Gertrude S. Williams, retired Barclay School principal who took on administration to adopt private school curriculum, dies

Gertrude S. Williams successfully fought to implement a private school curriculum at a low-income public school.

Gertrude S. Williams, a retired Barclay Elementary/Middle School principal who gained recognition tangling with Baltimore school leaders to bring a “rich man’s” private school curriculum to low-income students, has died at 93.

Ms. Williams, who lived in Tuscany-Canterbury in North Baltimore, died of adrenal insufficiency due to a dermoid tumor Sept. 24 at Gilchrist Center Towson.


The former principal retired from Barclay in 1998 after nearly 25 years at the helm and nearly half a century in Baltimore education. Despite standing less than 5 feet tall, Ms. Williams could make her presence felt. She was tenacious and outspoken when it came to advocating for her beloved Barclay students and community.

“She had a magical relationship with children,” said Jo Ann Robinson, a friend and former Barclay parent who co-wrote a book with Ms. Williams on her career. “She loved them, and they loved her. She spoke their language.”


“Aunt Gert,” as her family called her, could always find some humor in interactions with people, said a niece, Lisa Jewett of Upper Darby, Pennsylvania.

“She often shared funny stories about her students — what they said or did — that would have her and us in stitches.,” Ms. Jewett said. “And, she told those stories very dramatically.”

Early in her career as a Baltimore City Public Schools teacher during segregation, Ms. Williams was appalled at disparities in resources available to students in impoverished neighborhoods compared with their counterparts in higher-income communities.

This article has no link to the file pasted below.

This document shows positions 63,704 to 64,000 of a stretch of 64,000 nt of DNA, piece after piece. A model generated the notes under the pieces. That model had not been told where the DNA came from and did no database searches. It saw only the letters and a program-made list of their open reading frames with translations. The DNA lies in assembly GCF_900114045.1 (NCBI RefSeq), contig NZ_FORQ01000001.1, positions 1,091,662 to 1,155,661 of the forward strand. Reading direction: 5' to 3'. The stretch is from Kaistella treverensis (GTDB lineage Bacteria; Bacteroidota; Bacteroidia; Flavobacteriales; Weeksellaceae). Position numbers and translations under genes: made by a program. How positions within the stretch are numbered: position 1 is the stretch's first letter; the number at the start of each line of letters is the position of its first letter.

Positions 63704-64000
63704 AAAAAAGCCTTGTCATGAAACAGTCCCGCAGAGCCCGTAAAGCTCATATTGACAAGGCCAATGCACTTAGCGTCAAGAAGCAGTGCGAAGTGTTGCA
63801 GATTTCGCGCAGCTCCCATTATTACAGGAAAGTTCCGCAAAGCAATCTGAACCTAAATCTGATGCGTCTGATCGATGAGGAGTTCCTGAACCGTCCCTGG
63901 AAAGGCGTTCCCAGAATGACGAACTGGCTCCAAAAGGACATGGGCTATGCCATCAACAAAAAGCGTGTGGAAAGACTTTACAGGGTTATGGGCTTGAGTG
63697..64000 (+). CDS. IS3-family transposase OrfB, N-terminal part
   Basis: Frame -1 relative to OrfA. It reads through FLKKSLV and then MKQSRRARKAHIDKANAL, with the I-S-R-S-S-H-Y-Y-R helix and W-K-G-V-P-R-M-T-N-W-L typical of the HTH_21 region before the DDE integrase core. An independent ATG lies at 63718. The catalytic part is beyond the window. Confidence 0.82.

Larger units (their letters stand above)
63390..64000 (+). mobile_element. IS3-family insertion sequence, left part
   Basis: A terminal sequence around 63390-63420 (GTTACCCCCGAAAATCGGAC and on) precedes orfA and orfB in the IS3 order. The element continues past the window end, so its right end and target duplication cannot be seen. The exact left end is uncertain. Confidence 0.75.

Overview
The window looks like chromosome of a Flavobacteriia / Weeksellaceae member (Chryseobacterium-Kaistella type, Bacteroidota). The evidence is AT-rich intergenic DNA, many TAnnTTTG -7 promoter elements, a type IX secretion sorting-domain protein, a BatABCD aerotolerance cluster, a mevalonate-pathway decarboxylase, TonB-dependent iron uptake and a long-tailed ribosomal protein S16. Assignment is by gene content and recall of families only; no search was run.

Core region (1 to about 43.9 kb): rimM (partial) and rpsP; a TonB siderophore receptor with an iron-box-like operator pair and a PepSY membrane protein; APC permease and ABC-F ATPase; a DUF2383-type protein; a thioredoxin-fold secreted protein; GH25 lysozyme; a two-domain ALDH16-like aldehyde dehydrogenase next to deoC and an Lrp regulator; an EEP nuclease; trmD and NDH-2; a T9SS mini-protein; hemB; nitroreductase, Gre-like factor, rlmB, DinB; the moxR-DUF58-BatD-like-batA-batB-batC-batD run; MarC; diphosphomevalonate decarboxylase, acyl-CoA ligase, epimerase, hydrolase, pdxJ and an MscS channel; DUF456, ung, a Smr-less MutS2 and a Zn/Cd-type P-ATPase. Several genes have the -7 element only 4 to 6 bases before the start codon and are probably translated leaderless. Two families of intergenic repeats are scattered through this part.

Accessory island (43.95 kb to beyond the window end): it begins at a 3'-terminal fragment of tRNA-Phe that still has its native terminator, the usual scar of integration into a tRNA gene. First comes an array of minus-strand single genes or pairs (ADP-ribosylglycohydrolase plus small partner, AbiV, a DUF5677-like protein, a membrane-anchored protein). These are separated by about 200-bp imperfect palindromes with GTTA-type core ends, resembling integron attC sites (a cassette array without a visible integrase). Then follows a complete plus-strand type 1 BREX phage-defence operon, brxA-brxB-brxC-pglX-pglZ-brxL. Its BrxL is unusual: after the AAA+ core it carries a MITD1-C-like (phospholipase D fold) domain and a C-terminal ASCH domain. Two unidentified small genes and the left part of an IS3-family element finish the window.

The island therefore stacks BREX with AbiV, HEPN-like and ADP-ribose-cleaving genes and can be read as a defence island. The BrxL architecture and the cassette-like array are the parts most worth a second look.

As principal of Barclay from 1973 to 1998, Ms. Williams oversaw expansion to include pre-K and middle school. She was known for seeking out the most creative ideas within her vast education network and forming strong partnerships with families, often inviting parents in for feedback.

“She had this sense that the mission of every educator should be to help each child find his or her full potential,” Dr. Robinson said. “You couldn’t have a cookie-cutter approach.”

Her reputation was cemented by hard-fought efforts in the late 1980s to bring a traditional, demanding and highly structured curriculum used by Calvert School, a nearby private school. At the time, nine of 10 students at the Charles Village public school lived in poverty. The Abell Foundation offered to finance the experiment.

But Richard C. Hunter, a new superintendent hired in 1988, balked at the idea. Not one to take no for an answer, Ms. Williams persisted, finally getting a meeting with the school system chief only to have him tell her she could not impose a “rich man’s curriculum” on public school students.

Her retort that “We’ve never wanted a poor man’s curriculum” became widely known through media accounts and her book, “Education As My Agenda: Gertrude Williams, Race, And The Baltimore Public Schools.”